Influence of oenococcus oeni and brettanomyces bruxellensis on wine microbial taxonomic and functional potential profiles

Research output: Contribution to journalArticle

Authors

  • Nathalia Kruse Edwards
  • Mikkel Gulmann Madsen
  • Martin Abel-Kistrup
  • Lara Puetz
  • Thomas Sicheritz-Ponten
  • Jan H. Swiegers

Colleges, School and Institutes

External organisations

  • Chr. Hansen A/S
  • University of Copenhagen
  • Technical University of Denmark

Abstract

The interactions between lactic acid bacteria, yeast, and other wine microbiota impact on wine quality. Some strains of lactic acid bacteria Oenococcus oeni possess cinnamoyl esterase activity that releases hydroxycinnamic acids (HCAs) that can subsequently be processed by some strains of the spoilage yeast Brettanomyces bruxellensis and lead to off-flavor compounds. Using metagenomic analyses, this study investigated the influence of O. oeni and B. bruxellensis on the taxonomic and functional potential profiles of the microbial community of Cabernet Sauvignon wine, particularly regarding flavor formation. Metagenomic datasets were generated from inoculations of three strains of B. bruxellensis, in combination with two O. oeni strains, with and without cinnamoyl esterase activity. Effect on the microbial profiles was found to depend on the O. oeni and B. bruxellensis strains being combined and on the abundance that the inoculants reach in the final wine, which depends on unidentified conditions (e.g., derived from microbial interactions). This study confirmed that the potential of B. bruxellensis to produce off-flavor compounds from HCAs is strain dependent. Interestingly, the samples without microbial inoculants also had this potential, suggesting that microbiota from the native grape could also influence the levels of HCAs. The metagenomic analyses complemented by experimental validation also found that the presence of B. bruxellensis did not interfere with the microbial functional potential to transform l-malic acid into l-lactic acid, which typically leads to a less acidic flavor. We show that metagenomic approaches can help uncover the complex wine microbial community traits, such as flavor, impacted by the simultaneous presence of O. oeni and B. bruxellensis.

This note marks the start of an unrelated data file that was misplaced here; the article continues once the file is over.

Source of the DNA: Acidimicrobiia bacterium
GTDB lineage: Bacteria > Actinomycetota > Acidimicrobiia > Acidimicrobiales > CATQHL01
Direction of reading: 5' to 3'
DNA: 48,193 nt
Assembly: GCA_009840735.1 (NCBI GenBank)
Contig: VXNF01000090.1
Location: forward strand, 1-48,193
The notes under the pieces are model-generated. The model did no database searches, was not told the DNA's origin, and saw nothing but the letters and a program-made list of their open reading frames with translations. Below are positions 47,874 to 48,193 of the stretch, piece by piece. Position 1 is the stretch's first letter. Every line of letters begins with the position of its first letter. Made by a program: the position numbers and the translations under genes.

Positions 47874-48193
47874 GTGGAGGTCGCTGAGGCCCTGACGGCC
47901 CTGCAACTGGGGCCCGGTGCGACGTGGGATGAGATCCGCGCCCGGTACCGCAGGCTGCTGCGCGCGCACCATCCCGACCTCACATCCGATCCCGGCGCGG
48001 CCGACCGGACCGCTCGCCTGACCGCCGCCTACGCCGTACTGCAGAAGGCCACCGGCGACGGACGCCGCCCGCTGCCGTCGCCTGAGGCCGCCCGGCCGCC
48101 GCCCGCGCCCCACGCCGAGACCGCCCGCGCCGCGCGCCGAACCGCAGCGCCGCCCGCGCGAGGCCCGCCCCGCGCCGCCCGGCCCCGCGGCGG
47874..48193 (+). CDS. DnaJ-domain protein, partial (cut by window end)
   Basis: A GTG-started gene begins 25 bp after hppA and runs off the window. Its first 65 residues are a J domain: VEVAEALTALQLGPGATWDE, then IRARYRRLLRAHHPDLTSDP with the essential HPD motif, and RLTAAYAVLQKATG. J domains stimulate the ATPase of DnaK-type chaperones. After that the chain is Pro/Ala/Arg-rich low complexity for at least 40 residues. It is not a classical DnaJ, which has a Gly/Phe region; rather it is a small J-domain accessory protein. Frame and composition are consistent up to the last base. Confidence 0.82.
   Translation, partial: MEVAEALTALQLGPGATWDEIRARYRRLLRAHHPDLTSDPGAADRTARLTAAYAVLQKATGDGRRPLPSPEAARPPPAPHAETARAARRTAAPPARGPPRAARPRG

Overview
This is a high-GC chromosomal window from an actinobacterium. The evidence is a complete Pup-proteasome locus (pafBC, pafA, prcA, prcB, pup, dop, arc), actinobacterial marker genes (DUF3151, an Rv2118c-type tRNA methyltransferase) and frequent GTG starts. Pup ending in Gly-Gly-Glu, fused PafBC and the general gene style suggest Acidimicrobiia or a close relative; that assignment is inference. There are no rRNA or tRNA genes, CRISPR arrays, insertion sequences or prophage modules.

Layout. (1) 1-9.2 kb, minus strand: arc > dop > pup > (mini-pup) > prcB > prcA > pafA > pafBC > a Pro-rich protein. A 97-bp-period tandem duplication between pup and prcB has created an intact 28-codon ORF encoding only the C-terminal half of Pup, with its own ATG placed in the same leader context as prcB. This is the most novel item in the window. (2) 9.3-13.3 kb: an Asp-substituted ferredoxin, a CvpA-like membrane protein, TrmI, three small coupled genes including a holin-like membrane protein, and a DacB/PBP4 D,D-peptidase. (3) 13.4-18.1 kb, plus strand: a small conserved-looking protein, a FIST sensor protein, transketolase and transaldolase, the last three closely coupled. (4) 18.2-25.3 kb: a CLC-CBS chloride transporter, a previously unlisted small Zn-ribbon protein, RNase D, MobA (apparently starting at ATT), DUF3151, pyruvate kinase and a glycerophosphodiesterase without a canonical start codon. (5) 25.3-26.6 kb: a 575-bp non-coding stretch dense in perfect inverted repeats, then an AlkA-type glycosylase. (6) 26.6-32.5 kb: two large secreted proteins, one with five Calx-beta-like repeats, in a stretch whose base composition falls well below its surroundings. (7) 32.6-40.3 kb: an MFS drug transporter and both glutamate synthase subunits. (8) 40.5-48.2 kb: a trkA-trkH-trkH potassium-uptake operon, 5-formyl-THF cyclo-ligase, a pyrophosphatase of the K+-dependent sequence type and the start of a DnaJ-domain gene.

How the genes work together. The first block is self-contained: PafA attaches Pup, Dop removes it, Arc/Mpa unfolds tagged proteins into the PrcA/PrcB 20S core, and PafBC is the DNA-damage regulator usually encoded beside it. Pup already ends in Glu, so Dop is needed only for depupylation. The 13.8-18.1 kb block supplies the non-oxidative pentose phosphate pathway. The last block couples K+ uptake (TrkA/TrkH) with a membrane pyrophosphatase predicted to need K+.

Details

Original languageEnglish
Pages (from-to)321-333
Number of pages13
JournalAmerican Journal of Enology and Viticulture
Volume69
Issue number4
Early online date7 May 2018
Publication statusPublished - 1 Oct 2018

Keywords

  • Brettanomyces, Hydroxycinnamic acids, Metagenomics, Microbiome, Oenococcus oeni

ASJC Scopus subject areas